You can prepare for the meeting by putting together an ‘action plan’. Very often time is short when you’re meeting with parents, so it is helpful to note down what your key messages are so that the conversation remains on track. Remember that you can’t be expected to know all of the answers off the top of your head, too! As part of your ‘action plan’, consider making a note of any organisations or websites that might be useful so that you can signpost parents if they need further information. Rest assured that it’s better to say that you don’t know the answer to the question and that you can help find out the answer than it is to blag it.

It’s natural to feel apprehensive about these conversations ahead of time, but bear in mind that you’re doing the right thing by sharing your observations and raising any concerns you have – you’re advocating for the child’s best interests.

Should jargon be used?

Consider the language you’re using from the outset of your meeting, especially if parent doesn’t share the same vocabulary as you. Jargon words do have a place, because they help us to be precise about the child’s difficulties and they can empower parents to find out more about specific issues, but they can also alienate. The important thing is to be clear about what you’re saying. It can help to explain terminology right off the bat (and write things down for parents if you need to) as not everybody will feel confident to speak up and ask you to clarify or explain terms further.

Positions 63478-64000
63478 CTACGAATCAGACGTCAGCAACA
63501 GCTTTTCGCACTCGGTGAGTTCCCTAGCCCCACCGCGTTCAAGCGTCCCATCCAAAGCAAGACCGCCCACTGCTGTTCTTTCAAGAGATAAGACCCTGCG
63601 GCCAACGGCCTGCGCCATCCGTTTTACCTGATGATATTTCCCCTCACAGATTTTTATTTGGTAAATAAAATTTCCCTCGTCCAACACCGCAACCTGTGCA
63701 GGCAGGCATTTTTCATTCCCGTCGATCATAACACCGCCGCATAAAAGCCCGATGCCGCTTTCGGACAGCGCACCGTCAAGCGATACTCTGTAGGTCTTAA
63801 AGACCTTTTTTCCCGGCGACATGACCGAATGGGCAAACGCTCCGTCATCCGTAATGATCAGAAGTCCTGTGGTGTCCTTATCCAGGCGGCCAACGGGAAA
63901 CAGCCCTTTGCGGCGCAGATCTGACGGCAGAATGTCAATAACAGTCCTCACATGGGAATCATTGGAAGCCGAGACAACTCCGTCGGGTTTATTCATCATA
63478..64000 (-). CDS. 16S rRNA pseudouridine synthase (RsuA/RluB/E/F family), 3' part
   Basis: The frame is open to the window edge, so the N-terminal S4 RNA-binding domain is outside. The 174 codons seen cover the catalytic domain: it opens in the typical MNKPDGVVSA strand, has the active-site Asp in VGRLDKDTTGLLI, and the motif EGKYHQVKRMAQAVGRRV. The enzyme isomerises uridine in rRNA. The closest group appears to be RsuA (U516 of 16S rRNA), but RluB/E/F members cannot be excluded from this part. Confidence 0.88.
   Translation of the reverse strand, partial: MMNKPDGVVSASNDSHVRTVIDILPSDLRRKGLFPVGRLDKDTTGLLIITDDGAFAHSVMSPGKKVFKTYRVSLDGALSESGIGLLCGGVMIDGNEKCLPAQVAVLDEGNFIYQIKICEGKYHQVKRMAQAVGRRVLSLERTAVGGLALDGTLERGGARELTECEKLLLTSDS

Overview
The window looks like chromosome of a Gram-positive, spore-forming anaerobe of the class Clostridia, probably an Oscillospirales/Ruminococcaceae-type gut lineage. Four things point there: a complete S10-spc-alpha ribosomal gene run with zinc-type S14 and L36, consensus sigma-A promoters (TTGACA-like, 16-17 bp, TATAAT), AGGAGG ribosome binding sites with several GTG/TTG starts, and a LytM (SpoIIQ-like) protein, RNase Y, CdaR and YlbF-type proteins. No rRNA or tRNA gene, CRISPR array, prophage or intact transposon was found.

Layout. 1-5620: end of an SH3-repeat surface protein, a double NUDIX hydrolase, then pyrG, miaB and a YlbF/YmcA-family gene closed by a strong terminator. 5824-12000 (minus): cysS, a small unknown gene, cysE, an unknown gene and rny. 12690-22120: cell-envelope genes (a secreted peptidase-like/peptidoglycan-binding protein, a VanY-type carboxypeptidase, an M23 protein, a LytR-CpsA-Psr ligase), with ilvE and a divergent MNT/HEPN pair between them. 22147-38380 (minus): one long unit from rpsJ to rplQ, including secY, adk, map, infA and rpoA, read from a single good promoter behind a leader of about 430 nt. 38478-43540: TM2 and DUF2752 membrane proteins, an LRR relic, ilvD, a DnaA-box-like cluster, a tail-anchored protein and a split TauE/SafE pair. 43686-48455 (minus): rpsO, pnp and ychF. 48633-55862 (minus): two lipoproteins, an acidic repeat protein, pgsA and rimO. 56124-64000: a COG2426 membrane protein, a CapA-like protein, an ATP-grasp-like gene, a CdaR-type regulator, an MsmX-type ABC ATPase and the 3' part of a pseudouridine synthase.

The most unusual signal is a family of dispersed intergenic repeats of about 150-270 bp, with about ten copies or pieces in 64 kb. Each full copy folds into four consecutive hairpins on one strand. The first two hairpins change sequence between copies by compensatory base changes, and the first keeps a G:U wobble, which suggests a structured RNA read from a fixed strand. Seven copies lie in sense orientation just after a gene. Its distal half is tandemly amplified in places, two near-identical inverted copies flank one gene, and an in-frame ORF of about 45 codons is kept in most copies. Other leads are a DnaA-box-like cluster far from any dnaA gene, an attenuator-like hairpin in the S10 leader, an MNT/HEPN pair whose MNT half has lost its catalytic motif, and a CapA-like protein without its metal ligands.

Balance the conversation

In the same vein, try to avoid using words with negative connotations (e.g. “he’s behind his peers”) but at the same time ensure that your meaning is clear to avoid any misunderstandings. You could try saying “x is catching up with his peers” or “x is working to close the gap” instead. If you phrase your concerns as questions and refer back to specific examples you have noticed (e.g. “I have noticed… at school, have you seen that at home too?”), parents will feel more involved in the conversation because you have invited them to contribute, and you will gain a richer understanding of the child at the same time.

It’s important to ensure that the conversation remains balanced, rather than focussing on negatives and difficulties throughout. Talk about what is going well at school and the child’s strengths too. There is always something positive found and parents want to hear that you notice the good things and that their child is a valued member of the school community. Remember that the child’s strengths will be the building blocks for the progress that child is going to make.

Information, not misinformation

In any conversation about speech, language and communication (SLCN), I find it’s always helpful to have expected speech and/or language milestones to hand so that you can ground the conversation in evidence-based expectations. You can use the resources available on the Speech Link and Language Link packages – there are printable parent handouts to explain what Speech Link and Language Link are, what to expect from an initial appointment with a speech and language therapist, and charts explaining expected speech and language developmental milestones.